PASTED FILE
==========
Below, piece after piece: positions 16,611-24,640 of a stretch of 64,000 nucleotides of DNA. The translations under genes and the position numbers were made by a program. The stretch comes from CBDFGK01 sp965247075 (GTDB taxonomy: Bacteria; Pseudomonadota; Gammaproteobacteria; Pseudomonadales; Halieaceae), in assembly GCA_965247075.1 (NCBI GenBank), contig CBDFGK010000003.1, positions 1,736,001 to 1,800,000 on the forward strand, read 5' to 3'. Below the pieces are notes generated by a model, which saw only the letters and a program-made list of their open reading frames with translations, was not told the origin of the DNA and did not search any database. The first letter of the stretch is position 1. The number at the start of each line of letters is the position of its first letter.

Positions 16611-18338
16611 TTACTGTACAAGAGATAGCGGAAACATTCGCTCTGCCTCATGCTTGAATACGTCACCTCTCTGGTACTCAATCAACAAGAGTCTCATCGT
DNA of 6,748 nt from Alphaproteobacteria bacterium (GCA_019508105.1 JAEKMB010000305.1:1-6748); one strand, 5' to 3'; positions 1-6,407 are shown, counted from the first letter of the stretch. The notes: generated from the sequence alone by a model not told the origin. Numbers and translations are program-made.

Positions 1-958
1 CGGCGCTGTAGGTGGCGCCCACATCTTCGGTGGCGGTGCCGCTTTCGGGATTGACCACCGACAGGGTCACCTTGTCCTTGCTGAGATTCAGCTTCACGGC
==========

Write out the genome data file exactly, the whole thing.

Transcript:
Below, piece after piece: positions 16,611-24,640 of a stretch of 64,000 nucleotides of DNA. The translations under genes and the position numbers were made by a program. The stretch comes from CBDFGK01 sp965247075 (GTDB taxonomy: Bacteria; Pseudomonadota; Gammaproteobacteria; Pseudomonadales; Halieaceae), in assembly GCA_965247075.1 (NCBI GenBank), contig CBDFGK010000003.1, positions 1,736,001 to 1,800,000 on the forward strand, read 5' to 3'. Below the pieces are notes generated by a model, which saw only the letters and a program-made list of their open reading frames with translations, was not told the origin of the DNA and did not search any database. The first letter of the stretch is position 1. The number at the start of each line of letters is the position of its first letter.

Positions 16611-18338
16611 TTACTGTACAAGAGATAGCGGAAACATTCGCTCTGCCTCATGCTTGAATACGTCACCTCTCTGGTACTCAATCAACAAGAGTCTCATCGT
DNA of 6,748 nt from Alphaproteobacteria bacterium (GCA_019508105.1 JAEKMB010000305.1:1-6748); one strand, 5' to 3'; positions 1-6,407 are shown, counted from the first letter of the stretch. The notes: generated from the sequence alone by a model not told the origin. Numbers and translations are program-made.

Positions 1-958
1 CGGCGCTGTAGGTGGCGCCCACATCTTCGGTGGCGGTGCCGCTTTCGGGATTGACCACCGACAGGGTCACCTTGTCCTTGCTGAGATTCAGCTTCACGGC